Diana Marszalek 31 Jul 2023 // 5:30AM GMT
TORONTO — Industry veteran Bob Pickard, who resigned from his role as global comms head for Beijing-based Asian Infrastructure Investment Bank, has described an AIIB report refuting his allegations that the bank is tied to the Communist Party as “a despicable pack of lies.”
“They set up a kangaroo court and I refused to participate, said Pickard, who abruptly left China in June, saying that "reality of power in the bank is that it’s CCP from start to finish and, as “a patriotic Canadian, this was my only course.”
AIIB’s report, issued earlier this month, said that an internal review found “no evidence” that the bank is unduly influenced by the CCP, and that the multilateral development bank’s governance structure is working in keeping it independent.
The report also dismissed Pickard’s charges of AIIB having a “toxic culture,” instead pointing to the effects of Pickard’s alleged “managerial shortcomings and interpersonal conflicts.” Pickard responded, saying those conflicts “were between me and the Communist Party members whose excessive influence I challenged.”
Pickard said that, given there was no outside counsel, there’s little credibility to “the completely dishonest report of theirs,” and that he expects the Canadian government, which is currently investigating Pickard’s charges, will reveal “credible findings.”
Canada has suspended its work with AIIB while it investigates Pickard’s grievances. Australia, Germany, France and the UK also are AIIB member governments (the US is not).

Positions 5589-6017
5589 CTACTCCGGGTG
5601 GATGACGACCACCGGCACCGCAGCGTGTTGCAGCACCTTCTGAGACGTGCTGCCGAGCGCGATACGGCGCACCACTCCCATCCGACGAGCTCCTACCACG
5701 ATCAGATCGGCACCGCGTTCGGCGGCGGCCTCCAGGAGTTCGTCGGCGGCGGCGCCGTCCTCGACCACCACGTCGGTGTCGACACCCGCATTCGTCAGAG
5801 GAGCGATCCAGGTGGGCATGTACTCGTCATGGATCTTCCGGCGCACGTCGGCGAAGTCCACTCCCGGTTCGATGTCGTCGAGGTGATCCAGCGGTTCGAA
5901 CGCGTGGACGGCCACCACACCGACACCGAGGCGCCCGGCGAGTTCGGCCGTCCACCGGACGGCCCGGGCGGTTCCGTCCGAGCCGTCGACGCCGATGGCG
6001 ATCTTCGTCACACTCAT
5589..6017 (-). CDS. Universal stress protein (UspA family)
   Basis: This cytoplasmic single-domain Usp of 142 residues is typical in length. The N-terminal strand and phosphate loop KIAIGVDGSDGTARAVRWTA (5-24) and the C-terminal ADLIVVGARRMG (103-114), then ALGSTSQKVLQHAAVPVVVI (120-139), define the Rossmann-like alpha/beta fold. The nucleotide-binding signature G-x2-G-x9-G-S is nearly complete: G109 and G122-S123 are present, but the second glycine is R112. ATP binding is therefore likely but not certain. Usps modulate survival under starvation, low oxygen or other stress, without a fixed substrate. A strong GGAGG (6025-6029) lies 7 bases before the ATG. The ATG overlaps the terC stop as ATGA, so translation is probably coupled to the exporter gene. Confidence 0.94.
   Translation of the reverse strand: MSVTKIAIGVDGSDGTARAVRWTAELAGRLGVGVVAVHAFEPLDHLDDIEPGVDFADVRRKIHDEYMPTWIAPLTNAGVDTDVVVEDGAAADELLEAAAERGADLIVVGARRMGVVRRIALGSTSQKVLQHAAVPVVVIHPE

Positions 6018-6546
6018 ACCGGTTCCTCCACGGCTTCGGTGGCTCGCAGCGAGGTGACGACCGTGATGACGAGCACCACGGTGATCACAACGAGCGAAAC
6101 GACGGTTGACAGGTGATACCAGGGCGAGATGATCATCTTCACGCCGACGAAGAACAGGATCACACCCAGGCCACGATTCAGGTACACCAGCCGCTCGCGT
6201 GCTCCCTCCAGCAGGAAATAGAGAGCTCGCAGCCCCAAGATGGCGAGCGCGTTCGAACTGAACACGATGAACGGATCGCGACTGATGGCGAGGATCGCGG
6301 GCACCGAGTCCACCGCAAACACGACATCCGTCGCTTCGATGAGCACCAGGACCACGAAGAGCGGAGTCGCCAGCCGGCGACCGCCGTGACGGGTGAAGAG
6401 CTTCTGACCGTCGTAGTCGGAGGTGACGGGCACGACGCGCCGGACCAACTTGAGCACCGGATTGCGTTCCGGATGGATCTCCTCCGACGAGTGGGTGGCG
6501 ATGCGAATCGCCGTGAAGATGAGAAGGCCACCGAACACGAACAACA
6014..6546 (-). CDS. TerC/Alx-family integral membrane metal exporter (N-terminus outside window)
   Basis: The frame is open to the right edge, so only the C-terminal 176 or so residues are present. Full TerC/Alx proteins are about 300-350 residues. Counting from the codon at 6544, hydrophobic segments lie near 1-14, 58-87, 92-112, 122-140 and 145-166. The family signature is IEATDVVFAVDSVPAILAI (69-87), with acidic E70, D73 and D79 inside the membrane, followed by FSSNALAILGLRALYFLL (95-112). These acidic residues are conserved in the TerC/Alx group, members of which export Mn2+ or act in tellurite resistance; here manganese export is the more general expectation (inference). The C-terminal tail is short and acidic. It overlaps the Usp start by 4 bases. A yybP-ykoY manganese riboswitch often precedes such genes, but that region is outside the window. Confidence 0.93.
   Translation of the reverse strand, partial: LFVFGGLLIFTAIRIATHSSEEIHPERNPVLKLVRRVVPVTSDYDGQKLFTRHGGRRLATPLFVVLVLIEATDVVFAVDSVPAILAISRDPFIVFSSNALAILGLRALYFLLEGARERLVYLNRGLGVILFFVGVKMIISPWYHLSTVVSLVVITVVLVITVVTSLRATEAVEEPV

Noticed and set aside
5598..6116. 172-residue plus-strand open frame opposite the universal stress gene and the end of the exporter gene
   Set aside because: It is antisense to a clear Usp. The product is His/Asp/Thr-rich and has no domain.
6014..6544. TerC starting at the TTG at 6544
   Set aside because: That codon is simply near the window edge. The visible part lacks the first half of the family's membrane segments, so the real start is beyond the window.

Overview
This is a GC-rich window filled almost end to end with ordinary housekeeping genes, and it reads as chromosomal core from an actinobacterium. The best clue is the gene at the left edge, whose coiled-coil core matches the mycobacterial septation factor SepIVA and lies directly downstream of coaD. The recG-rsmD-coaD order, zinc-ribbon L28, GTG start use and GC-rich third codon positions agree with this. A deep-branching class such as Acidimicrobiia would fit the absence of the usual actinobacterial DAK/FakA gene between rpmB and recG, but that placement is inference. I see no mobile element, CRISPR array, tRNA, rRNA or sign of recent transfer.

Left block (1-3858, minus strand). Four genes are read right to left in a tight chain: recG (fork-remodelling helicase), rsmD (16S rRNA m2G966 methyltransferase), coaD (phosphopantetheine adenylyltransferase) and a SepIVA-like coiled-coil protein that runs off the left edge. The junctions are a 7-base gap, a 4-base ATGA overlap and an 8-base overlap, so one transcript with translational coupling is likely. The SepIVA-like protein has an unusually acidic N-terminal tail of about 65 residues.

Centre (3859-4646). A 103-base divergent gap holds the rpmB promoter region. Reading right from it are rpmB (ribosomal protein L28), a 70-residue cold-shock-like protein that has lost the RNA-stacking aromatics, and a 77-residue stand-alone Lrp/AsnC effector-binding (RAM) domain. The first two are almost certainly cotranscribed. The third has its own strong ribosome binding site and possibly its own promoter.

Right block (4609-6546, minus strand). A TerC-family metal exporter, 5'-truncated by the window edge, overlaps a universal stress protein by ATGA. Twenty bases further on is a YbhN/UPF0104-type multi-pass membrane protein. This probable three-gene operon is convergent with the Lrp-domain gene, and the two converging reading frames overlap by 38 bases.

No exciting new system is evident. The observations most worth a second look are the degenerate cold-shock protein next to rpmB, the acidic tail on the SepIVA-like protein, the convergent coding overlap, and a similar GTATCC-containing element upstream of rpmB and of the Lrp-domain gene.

Pickard joined AIIB in March 2022 after what he said was due diligence into the bank’s independence and operations and “signed up to create an awareness for what I thought was a misunderstood organization.”
Pickard has a long history in Asia, where he spent more than a decade as an agency leader.
Before joining AIIB, Pickard ran his own Toronto consultancy, Signal Leadership Communication, which focuses on executive communications. That includes working with CEOs thrust into the public spotlight.
Pickard, who has more than two decades of experience, also had a brief stint as National’s Toronto managing director.
Before launching Signal served as chairman of Huntsworth Asia-Pacific. Pickard spent 18 months at Huntsworth, which he joined after serving as Burson-Marsteller Asia-Pacific CEO for three years. Before Burson, Pickard spent more than six years with Edelman in North Asia, running its office in Korea and launching the firm in Japan before overseeing the sub-region. He relocated to Asia after being one of the founding partners of Canada's Environics Communications